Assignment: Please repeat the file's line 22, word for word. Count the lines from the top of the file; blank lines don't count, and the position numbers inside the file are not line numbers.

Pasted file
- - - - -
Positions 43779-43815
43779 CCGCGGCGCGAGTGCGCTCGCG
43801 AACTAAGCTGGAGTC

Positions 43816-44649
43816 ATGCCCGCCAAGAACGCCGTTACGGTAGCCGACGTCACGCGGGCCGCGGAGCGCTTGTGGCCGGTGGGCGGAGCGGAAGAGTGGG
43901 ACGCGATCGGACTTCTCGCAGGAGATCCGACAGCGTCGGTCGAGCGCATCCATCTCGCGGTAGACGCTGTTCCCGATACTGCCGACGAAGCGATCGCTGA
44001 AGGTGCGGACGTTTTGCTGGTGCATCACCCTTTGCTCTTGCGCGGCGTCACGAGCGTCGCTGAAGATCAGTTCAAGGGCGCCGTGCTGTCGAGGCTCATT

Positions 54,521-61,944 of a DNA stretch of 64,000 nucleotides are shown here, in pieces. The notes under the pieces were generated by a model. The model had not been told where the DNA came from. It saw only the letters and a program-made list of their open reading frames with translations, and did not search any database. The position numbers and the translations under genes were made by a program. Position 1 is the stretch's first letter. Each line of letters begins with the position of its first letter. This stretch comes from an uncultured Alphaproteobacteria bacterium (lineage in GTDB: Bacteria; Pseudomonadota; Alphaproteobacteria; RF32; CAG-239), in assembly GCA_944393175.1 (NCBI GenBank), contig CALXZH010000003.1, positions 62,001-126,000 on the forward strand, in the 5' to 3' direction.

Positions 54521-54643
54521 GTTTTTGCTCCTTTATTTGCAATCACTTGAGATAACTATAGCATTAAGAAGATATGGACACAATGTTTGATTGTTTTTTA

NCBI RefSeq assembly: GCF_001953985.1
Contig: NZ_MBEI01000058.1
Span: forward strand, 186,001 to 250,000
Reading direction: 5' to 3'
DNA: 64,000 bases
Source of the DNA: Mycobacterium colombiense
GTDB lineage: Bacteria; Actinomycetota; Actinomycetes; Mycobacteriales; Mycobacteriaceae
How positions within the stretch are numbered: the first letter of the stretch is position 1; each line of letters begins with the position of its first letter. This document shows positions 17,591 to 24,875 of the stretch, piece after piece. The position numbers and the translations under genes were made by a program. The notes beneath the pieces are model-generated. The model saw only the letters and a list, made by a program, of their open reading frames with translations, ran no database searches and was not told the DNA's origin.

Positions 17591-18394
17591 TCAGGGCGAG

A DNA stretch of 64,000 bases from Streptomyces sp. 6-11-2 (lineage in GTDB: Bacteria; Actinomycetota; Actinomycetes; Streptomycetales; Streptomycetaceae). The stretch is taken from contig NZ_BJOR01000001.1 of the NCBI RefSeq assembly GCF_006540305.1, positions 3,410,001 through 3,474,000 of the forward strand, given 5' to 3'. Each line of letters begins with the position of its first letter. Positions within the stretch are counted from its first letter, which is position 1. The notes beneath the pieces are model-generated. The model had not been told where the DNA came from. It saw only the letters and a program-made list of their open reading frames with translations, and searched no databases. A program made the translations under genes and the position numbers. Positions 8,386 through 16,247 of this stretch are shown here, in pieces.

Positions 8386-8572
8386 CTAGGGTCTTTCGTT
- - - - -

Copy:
Positions 8386-8572